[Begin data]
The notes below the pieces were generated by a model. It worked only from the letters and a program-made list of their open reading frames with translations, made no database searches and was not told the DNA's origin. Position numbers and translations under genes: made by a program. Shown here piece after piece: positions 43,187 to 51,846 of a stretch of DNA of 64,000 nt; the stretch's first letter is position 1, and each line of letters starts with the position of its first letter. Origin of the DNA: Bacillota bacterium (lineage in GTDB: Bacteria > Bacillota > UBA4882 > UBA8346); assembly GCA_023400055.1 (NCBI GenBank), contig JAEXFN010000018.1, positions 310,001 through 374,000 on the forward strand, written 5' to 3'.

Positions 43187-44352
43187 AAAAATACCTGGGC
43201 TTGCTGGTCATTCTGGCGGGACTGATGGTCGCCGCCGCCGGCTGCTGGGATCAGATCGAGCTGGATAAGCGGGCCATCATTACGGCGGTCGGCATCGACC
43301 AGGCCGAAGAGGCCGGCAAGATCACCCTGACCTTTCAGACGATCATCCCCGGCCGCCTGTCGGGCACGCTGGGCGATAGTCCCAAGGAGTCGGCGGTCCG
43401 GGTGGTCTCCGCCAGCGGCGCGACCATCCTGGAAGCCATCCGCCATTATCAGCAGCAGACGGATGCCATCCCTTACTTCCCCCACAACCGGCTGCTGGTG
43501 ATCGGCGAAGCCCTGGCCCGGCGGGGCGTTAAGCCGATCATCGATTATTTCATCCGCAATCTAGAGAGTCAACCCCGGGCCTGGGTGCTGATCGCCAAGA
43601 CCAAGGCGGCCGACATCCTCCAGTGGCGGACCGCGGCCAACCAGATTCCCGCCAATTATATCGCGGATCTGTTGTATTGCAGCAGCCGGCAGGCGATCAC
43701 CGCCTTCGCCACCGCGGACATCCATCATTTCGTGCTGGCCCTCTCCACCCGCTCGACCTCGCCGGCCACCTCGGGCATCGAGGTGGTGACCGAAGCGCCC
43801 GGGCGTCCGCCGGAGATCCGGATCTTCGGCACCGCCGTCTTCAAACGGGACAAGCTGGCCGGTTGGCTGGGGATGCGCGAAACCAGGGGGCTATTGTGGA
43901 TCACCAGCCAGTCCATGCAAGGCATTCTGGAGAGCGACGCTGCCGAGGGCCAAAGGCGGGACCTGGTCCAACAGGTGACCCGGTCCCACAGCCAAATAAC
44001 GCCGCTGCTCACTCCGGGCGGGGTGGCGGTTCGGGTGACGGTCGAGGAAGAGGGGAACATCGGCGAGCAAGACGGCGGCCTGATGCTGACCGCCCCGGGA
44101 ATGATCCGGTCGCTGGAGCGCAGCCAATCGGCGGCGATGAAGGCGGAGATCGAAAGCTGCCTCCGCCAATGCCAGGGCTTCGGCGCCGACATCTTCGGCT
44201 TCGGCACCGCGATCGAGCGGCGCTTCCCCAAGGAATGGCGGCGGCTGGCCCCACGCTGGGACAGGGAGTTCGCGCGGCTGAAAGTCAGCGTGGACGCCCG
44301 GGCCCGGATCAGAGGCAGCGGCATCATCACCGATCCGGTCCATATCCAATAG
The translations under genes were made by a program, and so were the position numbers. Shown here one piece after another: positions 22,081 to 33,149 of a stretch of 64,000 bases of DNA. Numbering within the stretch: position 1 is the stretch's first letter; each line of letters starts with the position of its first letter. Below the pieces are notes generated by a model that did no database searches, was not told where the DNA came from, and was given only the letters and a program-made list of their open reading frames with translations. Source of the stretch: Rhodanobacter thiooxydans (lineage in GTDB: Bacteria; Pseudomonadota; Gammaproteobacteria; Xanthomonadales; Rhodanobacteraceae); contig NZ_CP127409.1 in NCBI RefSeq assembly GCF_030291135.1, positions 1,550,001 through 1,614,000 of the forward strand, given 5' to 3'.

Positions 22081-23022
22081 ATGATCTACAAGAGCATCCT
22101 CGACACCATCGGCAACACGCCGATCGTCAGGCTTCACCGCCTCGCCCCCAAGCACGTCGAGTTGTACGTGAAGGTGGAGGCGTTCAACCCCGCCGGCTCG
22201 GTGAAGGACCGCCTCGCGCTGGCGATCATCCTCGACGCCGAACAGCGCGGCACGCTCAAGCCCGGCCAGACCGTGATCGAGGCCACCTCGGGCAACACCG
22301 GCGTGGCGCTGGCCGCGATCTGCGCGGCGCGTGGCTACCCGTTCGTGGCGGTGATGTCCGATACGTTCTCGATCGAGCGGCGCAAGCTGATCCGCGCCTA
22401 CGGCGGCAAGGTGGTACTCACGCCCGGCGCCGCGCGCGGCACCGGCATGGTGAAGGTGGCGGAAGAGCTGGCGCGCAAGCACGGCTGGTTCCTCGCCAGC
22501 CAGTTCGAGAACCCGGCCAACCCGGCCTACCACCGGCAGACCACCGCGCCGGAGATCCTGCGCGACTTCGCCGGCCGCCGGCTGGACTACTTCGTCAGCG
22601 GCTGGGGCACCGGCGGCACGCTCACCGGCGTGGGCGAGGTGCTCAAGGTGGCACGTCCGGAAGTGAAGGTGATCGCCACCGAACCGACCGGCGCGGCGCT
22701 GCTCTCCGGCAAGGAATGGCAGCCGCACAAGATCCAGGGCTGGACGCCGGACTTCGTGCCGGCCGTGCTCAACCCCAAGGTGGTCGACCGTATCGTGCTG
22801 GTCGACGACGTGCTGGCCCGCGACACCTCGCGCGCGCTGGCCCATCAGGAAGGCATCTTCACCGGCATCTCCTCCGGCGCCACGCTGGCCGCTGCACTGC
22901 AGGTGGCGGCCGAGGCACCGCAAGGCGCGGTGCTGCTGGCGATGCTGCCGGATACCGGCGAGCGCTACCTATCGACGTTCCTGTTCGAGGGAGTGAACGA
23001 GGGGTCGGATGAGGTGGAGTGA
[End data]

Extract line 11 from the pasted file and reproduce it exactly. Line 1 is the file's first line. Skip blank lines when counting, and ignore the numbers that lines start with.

43901 TCACCAGCCAGTCCATGCAAGGCATTCTGGAGAGCGACGCTGCCGAGGGCCAAAGGCGGGACCTGGTCCAACAGGTGACCCGGTCCCACAGCCAAATAAC